Women’s Suffrage Prison Narratives
Jane Marcellus, Ed. Philip Edward Phillips. Prison Narratives from Boethius to Zana. Palgrave MacMillan, 2014. (pp. 133-156).
Era: Post-Suffrage Era | Media: Book Chapter, Book-Academic, Book-Non-Fiction, Magazines, Speech
Prison Narratives from Boethius to Zana examines selected works of writers, from the 6th century to the 21st, imprisoned for their beliefs. The book’s seventh chapter, “‘From Prison to People’: How Women Jailed for Suffrage Inscribed Their Prison Experience on the American Public,” focuses on Alice Paul and members of the National Woman’s Party (NWP) who were jailed for picketing for suffrage in Washington, DC.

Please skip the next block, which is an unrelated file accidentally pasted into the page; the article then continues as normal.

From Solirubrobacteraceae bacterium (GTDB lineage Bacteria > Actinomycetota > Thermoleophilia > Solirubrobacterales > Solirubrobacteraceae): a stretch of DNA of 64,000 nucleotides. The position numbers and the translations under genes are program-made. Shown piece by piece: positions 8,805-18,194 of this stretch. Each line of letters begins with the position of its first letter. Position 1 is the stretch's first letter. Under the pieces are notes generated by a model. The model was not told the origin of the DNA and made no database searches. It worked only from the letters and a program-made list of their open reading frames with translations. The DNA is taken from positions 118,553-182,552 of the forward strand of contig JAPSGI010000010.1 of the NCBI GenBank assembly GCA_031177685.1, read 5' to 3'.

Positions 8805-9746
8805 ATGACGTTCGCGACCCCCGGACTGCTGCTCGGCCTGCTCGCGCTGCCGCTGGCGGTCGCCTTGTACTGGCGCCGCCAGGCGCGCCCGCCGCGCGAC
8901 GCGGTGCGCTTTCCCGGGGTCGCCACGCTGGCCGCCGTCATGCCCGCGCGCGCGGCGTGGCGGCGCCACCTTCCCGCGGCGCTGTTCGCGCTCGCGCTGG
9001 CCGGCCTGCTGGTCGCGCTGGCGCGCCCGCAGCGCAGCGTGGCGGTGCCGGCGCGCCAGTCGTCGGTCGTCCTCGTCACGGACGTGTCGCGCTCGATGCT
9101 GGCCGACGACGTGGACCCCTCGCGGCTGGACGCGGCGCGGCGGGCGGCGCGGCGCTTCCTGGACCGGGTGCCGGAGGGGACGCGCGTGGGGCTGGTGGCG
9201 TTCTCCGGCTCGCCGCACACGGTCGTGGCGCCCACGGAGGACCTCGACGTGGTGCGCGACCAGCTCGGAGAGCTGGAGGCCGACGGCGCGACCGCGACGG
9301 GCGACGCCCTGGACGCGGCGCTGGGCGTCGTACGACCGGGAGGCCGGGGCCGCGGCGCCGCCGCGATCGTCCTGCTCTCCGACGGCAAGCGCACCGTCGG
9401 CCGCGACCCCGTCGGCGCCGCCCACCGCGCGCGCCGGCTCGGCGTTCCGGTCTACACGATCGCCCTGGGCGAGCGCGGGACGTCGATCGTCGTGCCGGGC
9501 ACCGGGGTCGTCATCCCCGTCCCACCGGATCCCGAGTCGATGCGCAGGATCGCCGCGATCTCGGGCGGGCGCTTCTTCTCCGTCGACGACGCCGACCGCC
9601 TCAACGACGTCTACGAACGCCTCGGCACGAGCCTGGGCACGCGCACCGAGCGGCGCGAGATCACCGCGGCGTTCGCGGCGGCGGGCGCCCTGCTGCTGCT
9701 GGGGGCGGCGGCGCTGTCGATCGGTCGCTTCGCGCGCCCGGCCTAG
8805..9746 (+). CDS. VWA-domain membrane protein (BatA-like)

Since most of the NWP suffragists who were “jailed for freedom”—to use member Doris Steven’s term—were denied personal items like pens and paper, they did not leave behind a large body of jailhouse writings. However, if we expand our definition of “prison writing” to include other forms of visual and verbal rhetoric designed to inscribe their experience upon public consciousness, a great deal of material is available, including picket messages, The Suffragist magazine, and the “Prison Special” speaking tour. The chapter examines these efforts in light of Paul’s approach to non-violent “militancy” and rhetorical strategies such as “political mimesis.”